Arminia’s break lasted from December 19 to January 2, which meant they’ve played three games since the table looked like this:

Those games have gone exactly as the table would suggest, and they have helped Arminia a little in what is – below the top few at least – a fiercely competitive league.

First up were Augsburg, who are a side who don’t get a lot of credit or acknowledgement internationally, but have become increasingly competitive in the Bundesliga.

Arminia actually had slightly the better of this game, but conceded late on when they really deserved more. The struggle to score goals continues.

Long shots: Fulham Christmas round up (weeks 12-14)

This is the second of my bulky Christmas round ups now that the calm has settled in after the Christmas football binge.

I left Fulham struggling in the relegation zone, though perhaps performing as well as many of us expected. The standings before the Christmas chaos left Fulham three points and some significant goal difference away from safety, as shown here:

As a side note, how bad does that look for Arsenal? They’ve had a massive Christmas.

Anyhow, Fulham have essentially drawn their way through life since, oddly, given they’d had only one draw in the whole season before the Christmas period.

The opening one was a great one to grab, against Liverpool, though in truth they were really unfortunate not to win this one, with Liverpool given a very harsh penalty to equalise late on, and Fulham dominating much of the game and with a decent penalty shout themselves turned down along the way. A bit of a daylight robbery of a draw for the champions, 1-1.

Long shots: Elche CF Christmas round up (weeks 12-14)

So, five of these are incoming – as much as I’m enjoying the weekly write ups, I couldn’t bring myself to spend my Christmas trying to follow the day-by-day in five different European leagues, so one big bulk review per club in the aftermath it is.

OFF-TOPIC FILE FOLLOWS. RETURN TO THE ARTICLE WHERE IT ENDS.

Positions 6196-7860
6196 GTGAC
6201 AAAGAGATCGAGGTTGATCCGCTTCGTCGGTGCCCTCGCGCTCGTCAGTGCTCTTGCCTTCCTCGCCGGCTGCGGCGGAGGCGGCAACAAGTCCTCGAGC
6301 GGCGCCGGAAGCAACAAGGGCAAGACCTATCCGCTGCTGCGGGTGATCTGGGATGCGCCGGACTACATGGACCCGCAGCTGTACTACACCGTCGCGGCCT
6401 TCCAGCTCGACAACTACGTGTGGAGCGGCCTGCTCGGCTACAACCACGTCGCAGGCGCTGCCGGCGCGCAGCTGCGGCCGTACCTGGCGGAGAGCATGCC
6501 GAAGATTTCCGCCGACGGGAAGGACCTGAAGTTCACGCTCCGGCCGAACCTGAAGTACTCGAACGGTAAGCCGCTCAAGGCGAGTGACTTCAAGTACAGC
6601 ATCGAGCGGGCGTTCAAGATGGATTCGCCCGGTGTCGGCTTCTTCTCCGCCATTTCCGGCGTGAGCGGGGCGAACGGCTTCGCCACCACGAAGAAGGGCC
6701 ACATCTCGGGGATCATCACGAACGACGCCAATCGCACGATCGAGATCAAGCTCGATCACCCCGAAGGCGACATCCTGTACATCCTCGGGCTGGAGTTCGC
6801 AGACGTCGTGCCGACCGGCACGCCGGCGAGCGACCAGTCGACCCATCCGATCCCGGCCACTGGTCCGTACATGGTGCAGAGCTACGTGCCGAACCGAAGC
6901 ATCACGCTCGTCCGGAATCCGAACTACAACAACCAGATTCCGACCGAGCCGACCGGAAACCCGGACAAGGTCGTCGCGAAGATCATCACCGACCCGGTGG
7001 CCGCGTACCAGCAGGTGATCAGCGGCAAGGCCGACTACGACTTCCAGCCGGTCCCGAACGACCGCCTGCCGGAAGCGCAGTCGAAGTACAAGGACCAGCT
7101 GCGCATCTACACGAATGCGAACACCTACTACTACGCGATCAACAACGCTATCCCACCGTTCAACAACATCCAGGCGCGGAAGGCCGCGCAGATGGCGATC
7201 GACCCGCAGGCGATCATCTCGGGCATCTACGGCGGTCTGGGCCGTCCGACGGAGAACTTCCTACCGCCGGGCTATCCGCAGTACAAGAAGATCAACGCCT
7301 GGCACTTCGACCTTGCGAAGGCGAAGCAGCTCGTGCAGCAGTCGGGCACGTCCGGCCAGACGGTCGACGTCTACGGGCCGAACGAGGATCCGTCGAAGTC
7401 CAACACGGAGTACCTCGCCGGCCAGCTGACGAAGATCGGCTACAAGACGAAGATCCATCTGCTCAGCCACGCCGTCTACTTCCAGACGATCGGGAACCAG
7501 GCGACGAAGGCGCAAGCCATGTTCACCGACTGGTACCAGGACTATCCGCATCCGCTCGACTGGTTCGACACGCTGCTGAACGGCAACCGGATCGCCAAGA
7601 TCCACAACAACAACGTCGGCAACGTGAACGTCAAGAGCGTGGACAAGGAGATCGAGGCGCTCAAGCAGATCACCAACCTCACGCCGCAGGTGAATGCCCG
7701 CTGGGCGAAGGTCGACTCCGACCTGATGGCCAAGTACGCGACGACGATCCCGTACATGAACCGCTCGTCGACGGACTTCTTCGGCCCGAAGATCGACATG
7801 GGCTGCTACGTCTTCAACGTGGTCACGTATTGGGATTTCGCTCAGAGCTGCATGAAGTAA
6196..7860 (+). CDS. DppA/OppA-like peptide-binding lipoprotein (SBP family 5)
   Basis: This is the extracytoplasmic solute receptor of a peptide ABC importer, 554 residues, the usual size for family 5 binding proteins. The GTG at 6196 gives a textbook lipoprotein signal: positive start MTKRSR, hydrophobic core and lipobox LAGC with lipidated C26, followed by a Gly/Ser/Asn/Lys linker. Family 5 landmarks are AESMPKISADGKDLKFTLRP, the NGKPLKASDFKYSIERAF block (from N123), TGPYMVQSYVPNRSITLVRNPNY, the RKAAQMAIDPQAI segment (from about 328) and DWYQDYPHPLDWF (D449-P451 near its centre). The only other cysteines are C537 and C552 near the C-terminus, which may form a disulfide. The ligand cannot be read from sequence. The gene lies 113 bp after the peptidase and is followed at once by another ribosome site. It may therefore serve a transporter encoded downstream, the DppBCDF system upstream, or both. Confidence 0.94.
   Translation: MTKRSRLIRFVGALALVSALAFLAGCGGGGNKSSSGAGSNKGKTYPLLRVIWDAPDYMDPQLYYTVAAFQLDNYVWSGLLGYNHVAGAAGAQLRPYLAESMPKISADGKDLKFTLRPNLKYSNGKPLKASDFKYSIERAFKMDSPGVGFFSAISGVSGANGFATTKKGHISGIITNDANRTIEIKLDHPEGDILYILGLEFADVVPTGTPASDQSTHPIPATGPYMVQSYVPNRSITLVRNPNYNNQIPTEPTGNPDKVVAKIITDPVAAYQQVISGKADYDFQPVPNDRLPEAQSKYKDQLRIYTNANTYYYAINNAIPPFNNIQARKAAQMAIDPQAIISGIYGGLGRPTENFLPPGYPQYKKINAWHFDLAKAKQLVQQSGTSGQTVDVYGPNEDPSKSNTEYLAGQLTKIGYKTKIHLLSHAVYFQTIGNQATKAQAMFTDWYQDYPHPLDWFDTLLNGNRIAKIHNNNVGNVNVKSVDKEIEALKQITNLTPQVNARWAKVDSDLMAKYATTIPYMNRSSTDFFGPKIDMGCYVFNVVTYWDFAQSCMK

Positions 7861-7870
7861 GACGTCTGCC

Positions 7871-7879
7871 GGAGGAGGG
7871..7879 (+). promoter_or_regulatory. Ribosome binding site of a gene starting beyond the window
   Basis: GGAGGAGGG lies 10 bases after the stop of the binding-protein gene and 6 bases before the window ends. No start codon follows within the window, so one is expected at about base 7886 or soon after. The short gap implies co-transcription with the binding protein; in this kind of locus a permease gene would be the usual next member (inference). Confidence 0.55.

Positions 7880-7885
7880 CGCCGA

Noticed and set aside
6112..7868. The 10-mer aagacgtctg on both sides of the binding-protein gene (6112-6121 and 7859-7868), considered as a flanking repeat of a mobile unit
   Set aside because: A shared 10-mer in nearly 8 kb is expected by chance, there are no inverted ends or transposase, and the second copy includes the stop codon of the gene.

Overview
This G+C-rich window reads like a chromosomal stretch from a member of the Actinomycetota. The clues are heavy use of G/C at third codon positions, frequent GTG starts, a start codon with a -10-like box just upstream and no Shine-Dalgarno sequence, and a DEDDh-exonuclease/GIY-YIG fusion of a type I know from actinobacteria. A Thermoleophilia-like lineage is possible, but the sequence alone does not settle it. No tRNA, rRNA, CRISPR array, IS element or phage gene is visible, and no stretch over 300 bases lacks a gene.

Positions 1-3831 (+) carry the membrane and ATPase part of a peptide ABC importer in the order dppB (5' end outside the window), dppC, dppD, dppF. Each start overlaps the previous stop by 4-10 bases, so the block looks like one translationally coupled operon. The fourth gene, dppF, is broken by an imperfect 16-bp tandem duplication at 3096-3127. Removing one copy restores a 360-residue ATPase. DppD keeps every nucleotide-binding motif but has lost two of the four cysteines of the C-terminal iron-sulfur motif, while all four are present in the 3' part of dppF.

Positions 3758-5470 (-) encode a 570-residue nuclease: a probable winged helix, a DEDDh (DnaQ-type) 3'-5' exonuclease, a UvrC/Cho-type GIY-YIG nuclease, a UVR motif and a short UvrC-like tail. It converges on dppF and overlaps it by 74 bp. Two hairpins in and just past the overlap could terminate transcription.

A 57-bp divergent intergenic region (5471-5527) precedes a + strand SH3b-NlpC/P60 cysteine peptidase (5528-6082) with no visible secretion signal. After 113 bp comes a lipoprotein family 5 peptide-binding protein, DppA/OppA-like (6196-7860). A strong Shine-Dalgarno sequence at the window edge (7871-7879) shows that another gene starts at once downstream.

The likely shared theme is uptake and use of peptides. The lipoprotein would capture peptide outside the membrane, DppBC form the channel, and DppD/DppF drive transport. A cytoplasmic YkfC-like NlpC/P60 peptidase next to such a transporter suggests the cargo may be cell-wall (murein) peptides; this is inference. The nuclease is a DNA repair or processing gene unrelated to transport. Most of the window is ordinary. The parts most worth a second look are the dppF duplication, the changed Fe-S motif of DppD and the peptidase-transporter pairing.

I left Elche here:

Which is, let’s be honest, a hell of a start to the season for relegation favourites in what’s widely considered to be one of Europe’s toughest leagues. Since I left them, Elche have had five league games and two cup games (the second of which is, bizarrely, being played at 11am pretty much as I write this – I don’t know, either!). An exceptionally busy Christmas period that hasn’t gone well at all…

First off was a vibrant contest with Granada, in which both teams created penty of chances, though Granada certainly had the better of them, and deserved to come out one nil winners. Some of the saves in this game are really quite exceptional…

My Top Five Books of 2020

It’s become an annual tradition of mine to write up my five favourite books of each year. Not books that have been published that year, you understand, or even any attempt to summarise the annual highlights (let’s face it, given the sheer volume, that’s ludicrous), but simply what’s crossed my path and impressed. Reading is a big part of my life – I’d esimate I average several hours a week on books alone – and we;ve slowly edged it more and more into family life, too.

We now celebrate ‘book day’, for example, a kind of bastardisation of an Icelandic tradition, on Christmas Eve, which involves buying new books and chocolate and spending an evening in bed consuming both. This year has seen our son’s reading come on from struggling to do more than a page to reading books in a couple of sittings, too, which has been great to watch.